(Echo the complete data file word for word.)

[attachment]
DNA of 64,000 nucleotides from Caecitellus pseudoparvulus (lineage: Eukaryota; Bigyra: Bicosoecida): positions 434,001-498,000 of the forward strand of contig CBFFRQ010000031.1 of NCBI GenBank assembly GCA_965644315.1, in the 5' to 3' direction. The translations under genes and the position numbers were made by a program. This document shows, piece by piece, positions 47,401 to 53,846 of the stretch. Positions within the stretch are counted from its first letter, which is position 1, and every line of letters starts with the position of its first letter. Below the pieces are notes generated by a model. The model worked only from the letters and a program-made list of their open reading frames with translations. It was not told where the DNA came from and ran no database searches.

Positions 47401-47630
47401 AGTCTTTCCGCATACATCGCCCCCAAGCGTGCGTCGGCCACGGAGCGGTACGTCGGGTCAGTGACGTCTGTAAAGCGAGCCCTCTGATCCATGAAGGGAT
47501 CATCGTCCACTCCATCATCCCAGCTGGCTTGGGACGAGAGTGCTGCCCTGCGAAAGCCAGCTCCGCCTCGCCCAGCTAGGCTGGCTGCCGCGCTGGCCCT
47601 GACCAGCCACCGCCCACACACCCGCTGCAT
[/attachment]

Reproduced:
DNA of 64,000 nucleotides from Caecitellus pseudoparvulus (lineage: Eukaryota; Bigyra: Bicosoecida): positions 434,001-498,000 of the forward strand of contig CBFFRQ010000031.1 of NCBI GenBank assembly GCA_965644315.1, in the 5' to 3' direction. The translations under genes and the position numbers were made by a program. This document shows, piece by piece, positions 47,401 to 53,846 of the stretch. Positions within the stretch are counted from its first letter, which is position 1, and every line of letters starts with the position of its first letter. Below the pieces are notes generated by a model. The model worked only from the letters and a program-made list of their open reading frames with translations. It was not told where the DNA came from and ran no database searches.

Positions 47401-47630
47401 AGTCTTTCCGCATACATCGCCCCCAAGCGTGCGTCGGCCACGGAGCGGTACGTCGGGTCAGTGACGTCTGTAAAGCGAGCCCTCTGATCCATGAAGGGAT
47501 CATCGTCCACTCCATCATCCCAGCTGGCTTGGGACGAGAGTGCTGCCCTGCGAAAGCCAGCTCCGCCTCGCCCAGCTAGGCTGGCTGCCGCGCTGGCCCT
47601 GACCAGCCACCGCCCACACACCCGCTGCAT